Pharma News: University Of California Researchers Warns That NSAIDs Like Ibuprofen And Naproxen Actually Worsens Arthritis Inflammation!
: A new study lead by researchers from the Department of Radiology and Biomedical Imaging at the University of California, San Francisco- USA have found that the usage of pain relievers like Ibuprofen and Naproxen actually worsens arthritis inflammation.
The study team warns that the use of NSAIDS such as ibuprofen and naproxen might not have the desired effect patients are seeking when it comes to joint pain. In fact, the anti-inflammatory pain relievers may actually worsen inflammation in the long-term.
The new study findings to be published will be presented during the upcoming annual meeting of the Radiological Society of North America (RSNA) or RSNA 2022, later this month.
Dr Johanna Luitjens, MD, a postdoctoral scholar in the Department of Radiology and Biomedical Imaging at the University of California, San Francisco who is also the lead author of the study along with her colleagues recently conducted an analysis of more than 1,000 patients to better understand whether the use of NSAIDs among patients with osteoarthritis had any long-term impact on their joint structure. They based the results of their study on findings visualized on MRI scans of the participants’ knees.
Dr Luitjens told reporters at the Pharma News
beat of Thailand Medical News, “NSAIDs are frequently used to treat pain, but it is still an open discussion of how NSAID use influences outcomes for osteoarthritis patients. In particular, the impact of NSAIDs on synovitis, or the inflammation of the membrane lining the joint, has never been analyzed using MRI-based structural biomarkers.”
It was reported that as the most common form of arthritis, osteoarthritis (OA) affects more than 32 million individuals in the U.S. and more than 500 million humans globally.
Typically, it occurs most frequently in the hands, hips, and knees. In individuals with osteoarthritis, the cartilage that cushions the joint gradually wears away. This is why it is sometimes called degenerative joint disease or “wear and tear” arthritis. Arthritis is often accompanied by inflammation, or swelling, of the joint, which can be painful.
Typically, non-steroidal anti-inflammatory drugs (NSAIDs) are commonly prescribed for osteoarthritis pain and inflammation. Common NSAIDs include Ibuprofen (Advil, Motrin) and Naproxen (Aleve). However, little is known about the long-term effects of these drugs on disease progression.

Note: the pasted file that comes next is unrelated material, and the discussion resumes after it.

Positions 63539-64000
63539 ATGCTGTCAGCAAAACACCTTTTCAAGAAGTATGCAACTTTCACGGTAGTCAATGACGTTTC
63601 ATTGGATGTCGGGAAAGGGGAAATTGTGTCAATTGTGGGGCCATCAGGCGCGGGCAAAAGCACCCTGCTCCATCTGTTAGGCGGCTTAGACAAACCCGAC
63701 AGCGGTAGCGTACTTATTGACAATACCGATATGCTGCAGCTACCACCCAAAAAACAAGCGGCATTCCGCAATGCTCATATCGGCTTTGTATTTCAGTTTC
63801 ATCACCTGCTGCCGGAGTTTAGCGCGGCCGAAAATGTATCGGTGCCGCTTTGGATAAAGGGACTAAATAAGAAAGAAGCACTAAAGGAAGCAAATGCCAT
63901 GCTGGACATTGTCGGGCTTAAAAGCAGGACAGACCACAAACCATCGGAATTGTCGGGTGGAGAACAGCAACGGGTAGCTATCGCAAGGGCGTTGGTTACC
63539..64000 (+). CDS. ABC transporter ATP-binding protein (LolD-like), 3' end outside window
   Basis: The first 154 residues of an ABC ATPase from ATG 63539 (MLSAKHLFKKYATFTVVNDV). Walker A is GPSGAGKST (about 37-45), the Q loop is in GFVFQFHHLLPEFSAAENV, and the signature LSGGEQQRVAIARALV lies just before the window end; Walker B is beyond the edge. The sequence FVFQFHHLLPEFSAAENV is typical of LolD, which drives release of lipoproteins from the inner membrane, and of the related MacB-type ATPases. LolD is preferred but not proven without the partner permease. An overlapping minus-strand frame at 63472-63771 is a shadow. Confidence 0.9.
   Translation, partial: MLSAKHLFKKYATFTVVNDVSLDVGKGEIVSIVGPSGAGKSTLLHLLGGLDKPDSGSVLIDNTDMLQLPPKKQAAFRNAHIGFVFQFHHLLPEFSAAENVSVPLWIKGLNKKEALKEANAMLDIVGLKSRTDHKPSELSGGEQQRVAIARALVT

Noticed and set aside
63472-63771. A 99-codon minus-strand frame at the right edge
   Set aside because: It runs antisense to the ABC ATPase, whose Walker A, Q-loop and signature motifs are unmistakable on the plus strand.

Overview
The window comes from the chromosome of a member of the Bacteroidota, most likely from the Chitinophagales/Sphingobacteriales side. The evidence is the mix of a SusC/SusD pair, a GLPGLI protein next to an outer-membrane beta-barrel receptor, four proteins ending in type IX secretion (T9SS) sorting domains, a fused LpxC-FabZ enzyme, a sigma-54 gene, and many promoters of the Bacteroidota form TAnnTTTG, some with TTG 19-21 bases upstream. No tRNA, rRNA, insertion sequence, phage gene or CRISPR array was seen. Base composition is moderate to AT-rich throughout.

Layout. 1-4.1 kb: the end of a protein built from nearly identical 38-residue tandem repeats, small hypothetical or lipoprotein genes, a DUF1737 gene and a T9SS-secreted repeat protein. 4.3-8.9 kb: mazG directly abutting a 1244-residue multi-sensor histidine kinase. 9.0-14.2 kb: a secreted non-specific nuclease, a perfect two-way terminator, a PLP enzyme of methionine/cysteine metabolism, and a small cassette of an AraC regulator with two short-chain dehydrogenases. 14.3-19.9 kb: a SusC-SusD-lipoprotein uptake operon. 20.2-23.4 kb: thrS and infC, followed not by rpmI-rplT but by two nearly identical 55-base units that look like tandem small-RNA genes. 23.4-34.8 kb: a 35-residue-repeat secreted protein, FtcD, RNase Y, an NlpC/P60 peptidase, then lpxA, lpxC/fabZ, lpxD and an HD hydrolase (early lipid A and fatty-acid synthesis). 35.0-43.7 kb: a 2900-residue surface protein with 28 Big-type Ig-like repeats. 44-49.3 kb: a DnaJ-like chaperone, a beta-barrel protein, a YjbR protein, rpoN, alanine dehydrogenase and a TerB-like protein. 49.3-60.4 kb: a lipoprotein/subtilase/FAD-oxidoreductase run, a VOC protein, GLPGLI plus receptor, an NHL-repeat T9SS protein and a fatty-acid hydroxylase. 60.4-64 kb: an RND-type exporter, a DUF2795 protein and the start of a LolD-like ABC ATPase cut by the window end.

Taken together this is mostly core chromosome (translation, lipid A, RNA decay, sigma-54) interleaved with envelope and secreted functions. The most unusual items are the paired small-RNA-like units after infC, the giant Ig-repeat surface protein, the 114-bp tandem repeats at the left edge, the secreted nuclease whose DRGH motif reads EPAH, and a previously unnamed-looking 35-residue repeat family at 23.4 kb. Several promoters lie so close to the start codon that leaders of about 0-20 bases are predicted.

Dr Luitjens, added, “To date, no curative therapy has been approved to cure or reduce the progression of knee osteoarthritis.”
The study team set out to analyze the association between NSAID use and synovitis in patients with osteoarthritis of the knee and to assess how treatment with NSAIDs affects joint structure over time.
Dr Luitjens said, “Synovitis mediates development and progression of osteoarthritis and may be a therapeutic target. Therefore, the goal of our stud
y was to analyze whether NSAID treatment influences the development or progression of synovitis and to investigate whether cartilage imaging biomarkers, which reflect changes in osteoarthritis, are impacted by NSAID treatment.”
A total of 277 participants from the Osteoarthritis Initiative cohort with moderate to severe osteoarthritis and sustained NSAID treatment for at least one year between baseline and four-year follow-up were included in the study.
They were compared with a group of 793 control participants who were not treated with NSAIDs.
All study participants underwent 3T MRI of the knee initially and after four years. Images were scored for biomarkers of inflammation.
Upon reviewing the scans for inflammatory biomarkers, such as cartilage thickness, composition and other MRI measurements, the study team were unable to find any evidence that long-term NSAID use was beneficial in reducing inflammation of the knee joint.
On the contrary, the study team found that the opposite was true - that the group of patients with sustained NSAID use actually exhibited worse joint inflammation and cartilage quality in comparison to the control group on both baseline and follow-up imaging.
The study findings showed no long-term benefit of NSAID use. Joint inflammation and cartilage quality were worse at baseline in the participants taking NSAIDs, compared to the control group, and worsened at four-year follow-up.
Dr Luitjens further added, “In this large group of study participants, we were able to show that there were no protective mechanisms from NSAIDs in reducing inflammation or slowing down the progression of osteoarthritis of the knee joints. The use of NSAIDs for their anti-inflammatory function has been frequently propagated in patients with osteoarthritis in recent years and should be revisited, since a positive impact on joint inflammation could not be demonstrated.”
The stud team said that there are several possible reasons why NSAID use increases synovitis.
The study team commented, “On the one hand, the anti-inflammatory effect that normally comes from NSAIDs may not effectively prevent synovitis, with progressive degenerative change resulting in worsening of synovitis over time. On the other hand, patients who have synovitis and are taking pain-relieving medications may be physically more active due to pain relief, which could potentially lead to worsening of synovitis, although we adjusted for physical activity in our model.”
The study team stressed that prospective, randomized studies should be performed in the future to provide conclusive evidence of the anti-inflammatory impact of NSAIDs.
Recent studies have also showed that use of NSAIDs use have been linked to acute kidney injury and other kidney issues.
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